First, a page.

Teucrium polium
A really lovely race of this ubiquitous Mediterranean herb. We must get a cutting!

Acantholimon in seed
They seem to grow everything--from xeric Acantholimons to lilies.
More mats and gems

Teucrium aroanium
A rare Teucrium from Greece that is often misidentified in commerce.

Dazzling Penstemon x 'Mexicali' selection
A superior hybrid penstemon.
More Mexicalis
As you have probably figured out by now, I'm smitten by Mexicali penstemons...
Penstemons galore
Actually, I'm smitten by the whole genus!
Lilium pumilum
And more lilies on the crown of the hill--these are found further to the East than L.concolor.
Scutellaria prostrata and Phlox nana
One of the harder Scutellarias I've grown mine never looked THIS good).

We are so fortunate to have a half dozen extraordinary collections of alpine and steppe rock plants throughout our region--Spring Creek has quickly joined the Betty Ford Alpine Garden, Yampa River Botanic Park, the Colorado Springs Xeriscape Demonstration Garden as a superb showcase of rock gardening. Oops: I believe I almost forgot to mention Denver Botanic Gardens' Rock Alpine and Children's bad.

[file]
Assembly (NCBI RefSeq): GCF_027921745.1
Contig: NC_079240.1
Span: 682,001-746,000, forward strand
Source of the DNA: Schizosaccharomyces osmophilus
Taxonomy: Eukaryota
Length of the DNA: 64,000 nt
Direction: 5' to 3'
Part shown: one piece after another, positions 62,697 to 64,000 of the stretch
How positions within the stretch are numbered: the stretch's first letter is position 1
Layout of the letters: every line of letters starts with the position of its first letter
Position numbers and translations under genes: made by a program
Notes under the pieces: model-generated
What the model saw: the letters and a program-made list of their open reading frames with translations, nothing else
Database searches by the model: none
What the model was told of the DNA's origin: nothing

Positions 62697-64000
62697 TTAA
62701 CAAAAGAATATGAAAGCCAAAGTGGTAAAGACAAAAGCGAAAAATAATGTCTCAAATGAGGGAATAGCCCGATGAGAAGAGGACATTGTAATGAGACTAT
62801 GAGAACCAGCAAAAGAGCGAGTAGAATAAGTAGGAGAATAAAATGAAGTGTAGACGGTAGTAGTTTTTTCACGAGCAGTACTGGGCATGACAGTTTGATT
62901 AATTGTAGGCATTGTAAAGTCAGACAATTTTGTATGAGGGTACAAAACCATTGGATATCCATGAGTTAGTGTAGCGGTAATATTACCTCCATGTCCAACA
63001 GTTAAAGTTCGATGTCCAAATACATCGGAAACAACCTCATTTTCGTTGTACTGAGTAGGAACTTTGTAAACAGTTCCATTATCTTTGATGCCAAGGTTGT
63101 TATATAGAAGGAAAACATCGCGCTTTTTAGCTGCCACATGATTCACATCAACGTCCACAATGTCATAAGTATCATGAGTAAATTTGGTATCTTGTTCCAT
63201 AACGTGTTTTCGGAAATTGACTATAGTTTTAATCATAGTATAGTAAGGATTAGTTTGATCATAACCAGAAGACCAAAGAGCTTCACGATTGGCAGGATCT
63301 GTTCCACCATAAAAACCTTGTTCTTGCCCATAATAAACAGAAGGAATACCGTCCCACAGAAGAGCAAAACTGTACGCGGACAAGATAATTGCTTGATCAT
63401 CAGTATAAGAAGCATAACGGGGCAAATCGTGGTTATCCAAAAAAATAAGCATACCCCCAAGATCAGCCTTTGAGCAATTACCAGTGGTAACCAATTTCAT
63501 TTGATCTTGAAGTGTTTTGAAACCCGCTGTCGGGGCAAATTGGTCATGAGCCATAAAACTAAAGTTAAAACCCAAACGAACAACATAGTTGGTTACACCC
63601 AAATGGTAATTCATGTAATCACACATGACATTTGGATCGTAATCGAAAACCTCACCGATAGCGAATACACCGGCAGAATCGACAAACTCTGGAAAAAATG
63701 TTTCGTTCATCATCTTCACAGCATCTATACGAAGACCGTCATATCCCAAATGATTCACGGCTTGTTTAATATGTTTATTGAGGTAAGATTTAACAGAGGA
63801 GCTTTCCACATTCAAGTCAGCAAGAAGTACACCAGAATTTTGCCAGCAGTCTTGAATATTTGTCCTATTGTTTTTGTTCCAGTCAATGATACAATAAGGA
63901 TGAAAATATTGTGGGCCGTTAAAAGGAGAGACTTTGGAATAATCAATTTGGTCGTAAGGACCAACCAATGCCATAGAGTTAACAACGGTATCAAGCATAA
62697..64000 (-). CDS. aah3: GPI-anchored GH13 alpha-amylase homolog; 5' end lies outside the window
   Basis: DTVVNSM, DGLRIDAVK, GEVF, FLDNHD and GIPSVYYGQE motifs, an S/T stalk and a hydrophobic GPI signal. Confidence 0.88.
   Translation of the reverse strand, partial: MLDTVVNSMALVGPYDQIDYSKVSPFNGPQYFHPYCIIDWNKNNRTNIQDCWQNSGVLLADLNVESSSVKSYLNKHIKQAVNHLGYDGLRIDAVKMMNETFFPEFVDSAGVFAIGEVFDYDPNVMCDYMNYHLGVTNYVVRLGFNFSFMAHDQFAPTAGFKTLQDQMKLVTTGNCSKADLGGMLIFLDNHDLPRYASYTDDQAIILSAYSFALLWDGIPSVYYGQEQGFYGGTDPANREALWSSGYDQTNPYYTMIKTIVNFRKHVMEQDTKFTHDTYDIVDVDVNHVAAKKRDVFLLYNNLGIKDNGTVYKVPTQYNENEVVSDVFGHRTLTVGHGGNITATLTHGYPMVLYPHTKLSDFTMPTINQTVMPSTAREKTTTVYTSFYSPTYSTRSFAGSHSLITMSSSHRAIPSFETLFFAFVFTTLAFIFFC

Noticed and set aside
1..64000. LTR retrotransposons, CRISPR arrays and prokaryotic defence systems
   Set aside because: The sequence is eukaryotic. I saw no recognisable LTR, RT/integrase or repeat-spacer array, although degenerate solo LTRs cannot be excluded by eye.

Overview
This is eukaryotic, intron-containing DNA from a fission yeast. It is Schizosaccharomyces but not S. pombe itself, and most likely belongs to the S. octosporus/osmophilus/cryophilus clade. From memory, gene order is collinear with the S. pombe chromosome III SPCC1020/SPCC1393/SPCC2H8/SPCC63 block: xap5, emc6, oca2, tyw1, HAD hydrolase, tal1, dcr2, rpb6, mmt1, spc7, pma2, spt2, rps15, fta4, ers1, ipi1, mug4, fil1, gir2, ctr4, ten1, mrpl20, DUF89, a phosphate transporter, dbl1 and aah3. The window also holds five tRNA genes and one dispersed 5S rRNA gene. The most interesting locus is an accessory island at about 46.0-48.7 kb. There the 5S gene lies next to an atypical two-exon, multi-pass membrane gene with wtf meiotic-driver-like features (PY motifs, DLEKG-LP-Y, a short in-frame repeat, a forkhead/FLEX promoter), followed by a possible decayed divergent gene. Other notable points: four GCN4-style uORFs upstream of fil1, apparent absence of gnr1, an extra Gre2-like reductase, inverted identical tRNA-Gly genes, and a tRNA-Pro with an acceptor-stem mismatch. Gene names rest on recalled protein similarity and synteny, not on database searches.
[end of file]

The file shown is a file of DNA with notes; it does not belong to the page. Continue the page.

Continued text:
There are not many areas I know of that can boast such ambitious rock gardens in close proximity--all curated by energetic youthful talent.

Phlox nana beginning to take over...
I could easily have taken a hundred or more distinct vignettes of plants like this one: and of course a month ago they would have all been different, and they will all be distinct again in another month. The answer, friends, is to just schedule a visit to this gem of a garden. You won't regret it!

A last parting show of the rock garden at Spring Creek
As I walk away, I'm already planning another visit up here to watch the amazing transformation of a world class rock garden!


  1. This is a fabulous rock garden. It is nice to see what you can accomplish in a larger space.


  2. Very nice! I like the parting view- very interesting to see something of the context.